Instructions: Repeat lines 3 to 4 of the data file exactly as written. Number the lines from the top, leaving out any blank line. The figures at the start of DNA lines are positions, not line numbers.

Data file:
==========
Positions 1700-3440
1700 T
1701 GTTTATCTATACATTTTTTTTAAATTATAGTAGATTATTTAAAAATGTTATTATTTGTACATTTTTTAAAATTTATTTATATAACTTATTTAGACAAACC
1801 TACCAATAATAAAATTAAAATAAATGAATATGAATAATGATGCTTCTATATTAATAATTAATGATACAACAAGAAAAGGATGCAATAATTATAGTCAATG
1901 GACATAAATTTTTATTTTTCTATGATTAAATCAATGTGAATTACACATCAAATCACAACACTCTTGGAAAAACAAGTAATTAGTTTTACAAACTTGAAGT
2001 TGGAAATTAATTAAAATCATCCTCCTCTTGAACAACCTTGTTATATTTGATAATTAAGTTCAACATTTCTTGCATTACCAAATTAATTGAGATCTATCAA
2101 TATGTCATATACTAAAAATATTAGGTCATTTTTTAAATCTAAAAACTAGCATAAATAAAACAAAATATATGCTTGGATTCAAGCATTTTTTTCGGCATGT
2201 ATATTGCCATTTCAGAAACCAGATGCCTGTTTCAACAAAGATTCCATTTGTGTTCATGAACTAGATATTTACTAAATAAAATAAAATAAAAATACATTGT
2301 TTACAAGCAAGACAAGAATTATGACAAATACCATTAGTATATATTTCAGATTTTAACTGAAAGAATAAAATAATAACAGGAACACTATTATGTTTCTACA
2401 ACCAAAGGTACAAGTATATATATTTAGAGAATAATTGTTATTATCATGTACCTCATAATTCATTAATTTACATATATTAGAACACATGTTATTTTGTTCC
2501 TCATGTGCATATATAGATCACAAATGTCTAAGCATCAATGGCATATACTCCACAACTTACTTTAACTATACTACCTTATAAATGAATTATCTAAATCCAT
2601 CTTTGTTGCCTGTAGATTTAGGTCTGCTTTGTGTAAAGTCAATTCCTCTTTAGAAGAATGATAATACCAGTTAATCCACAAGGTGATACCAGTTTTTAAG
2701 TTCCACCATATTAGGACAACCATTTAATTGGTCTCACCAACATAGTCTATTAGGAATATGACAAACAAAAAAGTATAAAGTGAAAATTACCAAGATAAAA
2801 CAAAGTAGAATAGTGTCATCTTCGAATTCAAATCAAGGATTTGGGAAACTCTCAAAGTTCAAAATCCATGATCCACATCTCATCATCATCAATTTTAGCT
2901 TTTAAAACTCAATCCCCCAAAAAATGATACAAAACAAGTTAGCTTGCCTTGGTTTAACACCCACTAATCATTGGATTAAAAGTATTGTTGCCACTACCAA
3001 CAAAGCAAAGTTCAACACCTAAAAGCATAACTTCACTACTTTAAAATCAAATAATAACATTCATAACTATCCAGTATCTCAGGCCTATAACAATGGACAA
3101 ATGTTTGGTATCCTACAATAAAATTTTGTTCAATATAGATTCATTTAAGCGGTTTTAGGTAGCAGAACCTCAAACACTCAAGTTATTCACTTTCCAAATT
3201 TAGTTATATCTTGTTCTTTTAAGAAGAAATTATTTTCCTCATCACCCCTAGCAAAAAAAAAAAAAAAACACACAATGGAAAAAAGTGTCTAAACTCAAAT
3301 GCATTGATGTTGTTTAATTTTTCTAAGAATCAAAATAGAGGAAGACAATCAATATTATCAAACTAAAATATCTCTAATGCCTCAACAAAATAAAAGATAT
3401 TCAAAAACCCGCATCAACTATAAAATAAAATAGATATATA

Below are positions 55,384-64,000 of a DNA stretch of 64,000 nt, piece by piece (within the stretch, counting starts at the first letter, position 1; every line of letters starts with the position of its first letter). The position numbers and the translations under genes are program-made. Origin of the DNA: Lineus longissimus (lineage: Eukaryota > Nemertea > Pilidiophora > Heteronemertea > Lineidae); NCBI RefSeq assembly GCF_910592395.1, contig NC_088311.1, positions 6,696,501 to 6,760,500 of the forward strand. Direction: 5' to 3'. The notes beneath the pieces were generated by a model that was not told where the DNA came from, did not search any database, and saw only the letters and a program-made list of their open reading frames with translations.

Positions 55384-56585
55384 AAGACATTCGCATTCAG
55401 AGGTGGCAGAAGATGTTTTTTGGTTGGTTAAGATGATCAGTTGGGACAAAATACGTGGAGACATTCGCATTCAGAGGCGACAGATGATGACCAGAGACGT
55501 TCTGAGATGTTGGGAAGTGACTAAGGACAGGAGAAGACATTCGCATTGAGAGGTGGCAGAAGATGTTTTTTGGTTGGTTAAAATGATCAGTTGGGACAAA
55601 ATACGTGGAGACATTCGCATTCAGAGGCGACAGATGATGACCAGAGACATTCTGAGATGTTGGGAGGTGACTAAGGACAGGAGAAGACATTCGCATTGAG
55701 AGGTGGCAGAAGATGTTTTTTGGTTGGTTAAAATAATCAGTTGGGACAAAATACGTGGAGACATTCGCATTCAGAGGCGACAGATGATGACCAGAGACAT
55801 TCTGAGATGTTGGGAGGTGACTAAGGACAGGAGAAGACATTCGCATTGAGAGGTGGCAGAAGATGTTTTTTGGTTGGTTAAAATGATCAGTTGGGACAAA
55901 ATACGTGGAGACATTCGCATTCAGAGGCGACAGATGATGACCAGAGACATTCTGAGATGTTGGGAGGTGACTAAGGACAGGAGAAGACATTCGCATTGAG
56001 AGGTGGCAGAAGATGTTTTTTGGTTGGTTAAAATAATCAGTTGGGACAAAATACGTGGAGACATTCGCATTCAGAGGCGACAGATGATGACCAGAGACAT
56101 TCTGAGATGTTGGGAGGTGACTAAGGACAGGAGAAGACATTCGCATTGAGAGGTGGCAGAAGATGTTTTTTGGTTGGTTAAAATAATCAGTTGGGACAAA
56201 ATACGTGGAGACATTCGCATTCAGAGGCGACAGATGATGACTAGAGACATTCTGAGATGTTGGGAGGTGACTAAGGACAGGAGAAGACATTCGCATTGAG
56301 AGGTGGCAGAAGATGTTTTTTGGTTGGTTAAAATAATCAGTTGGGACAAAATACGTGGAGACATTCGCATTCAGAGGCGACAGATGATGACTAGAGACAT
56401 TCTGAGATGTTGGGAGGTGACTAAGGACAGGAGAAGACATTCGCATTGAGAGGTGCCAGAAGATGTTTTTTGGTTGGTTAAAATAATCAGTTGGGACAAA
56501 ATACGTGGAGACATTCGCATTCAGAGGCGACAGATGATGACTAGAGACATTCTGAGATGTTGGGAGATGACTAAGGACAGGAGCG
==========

1701 GTTTATCTATACATTTTTTTTAAATTATAGTAGATTATTTAAAAATGTTATTATTTGTACATTTTTTAAAATTTATTTATATAACTTATTTAGACAAACC
1801 TACCAATAATAAAATTAAAATAAATGAATATGAATAATGATGCTTCTATATTAATAATTAATGATACAACAAGAAAAGGATGCAATAATTATAGTCAATG